Collected for the first time, the complete surviving works of a major African-American Beat Surrealist poet.
"Bob Kaufman's life is written on mirrors in smoke." —Jack Kerouac
"So much did he embody a French tradition of the poet as outsider, madman, and outcast, that in France, Kaufman was called the Black Rimbaud."—David Henderson
"He was an original voice. No one else talked like him. No one else wrote poetry like him."––Lawrence Ferlinghetti
The Collected Poems of Bob Kaufman brings together every known surviving poem by this major African-American surrealist, including the three books published in his lifetime, Solitudes Crowded with Loneliness, Golden Sardine, and The Ancient Rain. With over 30 previously uncollected works, Collected Poems is the first comprehensive presentation of this truly original, streetwise autodidact and member of the Beat Generation. Included here are a foreword by devorah major, reminiscences by editors Raymond Foye and Neeli Cherkovski, and a biographical timeline by editor Tate Swindell, which chronicles this elusive poet's movements across the country and around the world. Collected Poems is a landmark poetic achievement and marks Kaufman's welcome return to City Lights Publishers.
Praise for Collected Poems of Bob Kaufman:
"With this magnetic new unveiling, Bob Kaufman trenchantly sunders endemic retrocausal error and neglect that has casted his fate into a secondary enclave of lesser mastery. To set the story straight it was his spirit that helped sire the Ginsberg that we know and not vice versa. It was he who magically hoisted the invisible umbrella under which Kerouac and others such as Corso were enabled to protractedly flourish. Arrested 39 times for poetic brilliance via bravura he was the absolute contrary of the sterile academic scrounging for golden verbal eggs. Never concerned with immediate notoriety he passed across unerring emptiness as a poetic lahar sweeping in all directions at once. He volcanically en-veined the Beats as a mirage enveloped Surrealist; not as a formal poet, but one, like Rimbaud, who embodied butane. Following the scent of his butane on one anonymous North Beach afternoon led Philip Lamantia to audibly utter to me that Bob Kaufman as per incandescent singularity is 'our poet.'"––Will Alexander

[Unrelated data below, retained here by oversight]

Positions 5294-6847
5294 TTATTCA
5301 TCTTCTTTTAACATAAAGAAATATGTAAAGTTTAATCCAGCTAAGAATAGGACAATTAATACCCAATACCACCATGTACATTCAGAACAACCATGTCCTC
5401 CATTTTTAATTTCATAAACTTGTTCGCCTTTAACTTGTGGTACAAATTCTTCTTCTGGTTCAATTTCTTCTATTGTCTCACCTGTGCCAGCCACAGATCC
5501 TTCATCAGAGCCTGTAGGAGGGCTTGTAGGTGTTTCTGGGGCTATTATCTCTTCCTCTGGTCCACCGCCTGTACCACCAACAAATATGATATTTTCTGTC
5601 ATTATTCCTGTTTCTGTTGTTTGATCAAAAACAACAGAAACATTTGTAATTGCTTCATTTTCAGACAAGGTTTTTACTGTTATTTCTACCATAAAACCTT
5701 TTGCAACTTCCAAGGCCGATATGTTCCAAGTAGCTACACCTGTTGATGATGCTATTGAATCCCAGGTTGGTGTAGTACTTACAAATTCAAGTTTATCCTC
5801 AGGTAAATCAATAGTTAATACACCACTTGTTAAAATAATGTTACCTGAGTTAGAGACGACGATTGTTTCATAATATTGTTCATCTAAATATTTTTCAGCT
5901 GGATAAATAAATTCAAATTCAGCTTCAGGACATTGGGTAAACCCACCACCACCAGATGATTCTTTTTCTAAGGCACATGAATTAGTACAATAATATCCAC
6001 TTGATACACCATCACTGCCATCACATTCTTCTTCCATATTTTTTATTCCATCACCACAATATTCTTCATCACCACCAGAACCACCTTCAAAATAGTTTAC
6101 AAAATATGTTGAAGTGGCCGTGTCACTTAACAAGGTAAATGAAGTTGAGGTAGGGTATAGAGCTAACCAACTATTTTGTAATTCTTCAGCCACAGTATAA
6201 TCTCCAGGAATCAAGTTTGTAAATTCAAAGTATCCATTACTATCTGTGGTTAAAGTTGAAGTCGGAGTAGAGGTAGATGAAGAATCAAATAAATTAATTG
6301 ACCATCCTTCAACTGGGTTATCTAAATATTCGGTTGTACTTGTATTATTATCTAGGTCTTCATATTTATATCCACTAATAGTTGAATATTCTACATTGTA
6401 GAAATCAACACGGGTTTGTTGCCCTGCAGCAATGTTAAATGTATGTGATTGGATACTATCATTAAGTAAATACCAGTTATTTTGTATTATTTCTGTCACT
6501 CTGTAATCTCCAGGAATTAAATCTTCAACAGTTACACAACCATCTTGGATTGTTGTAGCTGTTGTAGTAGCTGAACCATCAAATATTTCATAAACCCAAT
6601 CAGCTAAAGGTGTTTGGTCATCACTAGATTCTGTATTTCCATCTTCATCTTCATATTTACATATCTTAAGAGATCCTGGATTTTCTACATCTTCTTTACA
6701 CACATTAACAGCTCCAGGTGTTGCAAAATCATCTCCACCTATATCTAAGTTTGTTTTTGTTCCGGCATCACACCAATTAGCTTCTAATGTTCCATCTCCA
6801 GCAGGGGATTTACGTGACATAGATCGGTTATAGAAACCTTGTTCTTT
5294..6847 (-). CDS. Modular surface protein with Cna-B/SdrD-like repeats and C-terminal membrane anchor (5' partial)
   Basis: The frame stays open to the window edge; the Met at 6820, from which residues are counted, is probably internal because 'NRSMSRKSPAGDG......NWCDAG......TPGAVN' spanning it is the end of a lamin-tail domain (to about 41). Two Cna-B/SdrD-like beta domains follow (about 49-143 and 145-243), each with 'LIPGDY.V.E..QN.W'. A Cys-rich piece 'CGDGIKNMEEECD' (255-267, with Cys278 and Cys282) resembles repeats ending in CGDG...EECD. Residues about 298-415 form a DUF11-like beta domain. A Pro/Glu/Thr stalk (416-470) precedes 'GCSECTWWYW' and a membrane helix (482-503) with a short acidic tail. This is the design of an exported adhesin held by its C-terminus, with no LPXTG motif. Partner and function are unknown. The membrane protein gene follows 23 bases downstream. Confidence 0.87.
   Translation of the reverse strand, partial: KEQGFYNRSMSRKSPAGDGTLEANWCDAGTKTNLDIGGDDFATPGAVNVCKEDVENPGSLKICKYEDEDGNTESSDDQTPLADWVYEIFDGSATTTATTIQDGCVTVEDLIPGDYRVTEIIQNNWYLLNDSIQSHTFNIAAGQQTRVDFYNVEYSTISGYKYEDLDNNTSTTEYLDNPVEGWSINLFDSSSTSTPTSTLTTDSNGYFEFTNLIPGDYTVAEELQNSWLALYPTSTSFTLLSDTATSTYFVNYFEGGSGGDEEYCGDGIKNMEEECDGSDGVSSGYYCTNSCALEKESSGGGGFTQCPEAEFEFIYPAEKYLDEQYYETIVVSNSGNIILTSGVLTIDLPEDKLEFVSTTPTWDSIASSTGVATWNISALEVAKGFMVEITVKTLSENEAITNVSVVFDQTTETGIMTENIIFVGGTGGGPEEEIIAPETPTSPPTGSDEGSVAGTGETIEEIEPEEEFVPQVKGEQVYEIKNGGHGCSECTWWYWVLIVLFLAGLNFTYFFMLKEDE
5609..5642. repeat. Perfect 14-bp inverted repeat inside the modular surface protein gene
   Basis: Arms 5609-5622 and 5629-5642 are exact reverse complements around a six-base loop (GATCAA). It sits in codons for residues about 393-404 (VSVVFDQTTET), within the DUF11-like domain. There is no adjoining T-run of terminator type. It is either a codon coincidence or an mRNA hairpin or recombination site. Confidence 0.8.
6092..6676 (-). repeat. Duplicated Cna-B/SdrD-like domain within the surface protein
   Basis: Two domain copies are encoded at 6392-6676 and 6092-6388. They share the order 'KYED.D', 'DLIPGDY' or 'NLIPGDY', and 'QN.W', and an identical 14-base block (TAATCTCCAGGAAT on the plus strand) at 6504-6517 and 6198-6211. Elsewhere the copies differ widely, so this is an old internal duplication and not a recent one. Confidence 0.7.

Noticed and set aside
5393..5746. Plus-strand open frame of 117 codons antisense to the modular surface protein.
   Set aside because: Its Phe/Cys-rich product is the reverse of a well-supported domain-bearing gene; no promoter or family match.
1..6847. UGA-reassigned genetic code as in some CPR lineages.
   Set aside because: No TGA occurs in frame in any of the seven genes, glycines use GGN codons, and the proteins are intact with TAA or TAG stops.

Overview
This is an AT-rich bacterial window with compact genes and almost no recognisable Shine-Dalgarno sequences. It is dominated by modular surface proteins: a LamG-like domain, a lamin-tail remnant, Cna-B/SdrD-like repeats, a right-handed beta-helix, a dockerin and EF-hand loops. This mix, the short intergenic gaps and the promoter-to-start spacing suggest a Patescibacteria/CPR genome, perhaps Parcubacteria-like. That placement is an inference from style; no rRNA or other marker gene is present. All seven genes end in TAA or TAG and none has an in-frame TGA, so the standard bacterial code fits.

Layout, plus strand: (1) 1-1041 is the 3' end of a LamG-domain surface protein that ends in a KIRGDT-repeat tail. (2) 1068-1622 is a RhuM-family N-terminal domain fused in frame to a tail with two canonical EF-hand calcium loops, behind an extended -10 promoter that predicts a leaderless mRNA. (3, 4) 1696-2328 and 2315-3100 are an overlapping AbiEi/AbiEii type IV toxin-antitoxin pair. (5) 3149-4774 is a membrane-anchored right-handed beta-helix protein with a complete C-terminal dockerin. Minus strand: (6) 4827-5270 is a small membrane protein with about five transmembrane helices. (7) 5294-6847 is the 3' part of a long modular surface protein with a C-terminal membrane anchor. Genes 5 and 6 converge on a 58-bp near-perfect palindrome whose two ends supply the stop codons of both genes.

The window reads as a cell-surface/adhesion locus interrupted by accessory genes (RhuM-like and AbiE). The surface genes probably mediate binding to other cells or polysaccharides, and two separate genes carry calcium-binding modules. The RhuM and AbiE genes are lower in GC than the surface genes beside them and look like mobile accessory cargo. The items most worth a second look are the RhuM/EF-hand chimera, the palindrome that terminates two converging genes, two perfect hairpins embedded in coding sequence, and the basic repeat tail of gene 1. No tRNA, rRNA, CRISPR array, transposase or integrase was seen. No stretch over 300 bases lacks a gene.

"Bob Kaufman is one our most vulnerable, mysterious and beautiful of poets, a nomadic maudit, surrealist saint of the streets, votary of silence, the consummate Outrider with trickster imagination and visionary power. What does it take to be such a poet-man, veils/layers of existence laced with hardship, suffering? Not many like this anymore. The Black American Rimbaud, as he was christened in France. His poems make me weep and bow with humility and wonder. I last saw him, shape-shifting shaman on Ken Kesey's stage in Oregon, swirling in a torque of rage, enlightenment, and prescience. Pure product of America's madness: fury and tenderness. The writing is complex and lays its soul baring down on jazz inflected syllables and riffs for all to read and tremble within. No serious canon is complete without this insistent rhythm, poetic acuity, and a body's last resort to sing."––Anne Waldman
"Uplifting the voice of this under-sung literary master to future's light is the mission of the Collected Poems of Bob Kaufman. This poet's poet on the cliff edge of no ledge is still continuing to foster new surrealizations. Read this bebopian wordsmith, his pen turned saxophone and ink notes that are black tears."––Kamau Daáood
"In collecting Bob Kaufman’s work, the editors have sought to bind earthquakes with book paste. These pages vibrate, a pulse not from way out, but from way in this strange, strange country. Wearing the poet’s trembling, subterranean eyes, I see the dirt of imperial graves, grocery store corpses, swank gas chambers, and bomb shelters cut an inverted skyline against a too orange American sun. Blinking, I look up and the real sun seems just as radioactive, which is perhaps what leaves me the most shaken. To call these poems 'surreal' seems, now, to muffle Kaufman’s prophetic genius. He saw us, our images in pools of blood, milk, and saxophone spittle. Maybe it was ever our shivering made the ripples that distorted the reflections."––Douglas Kearney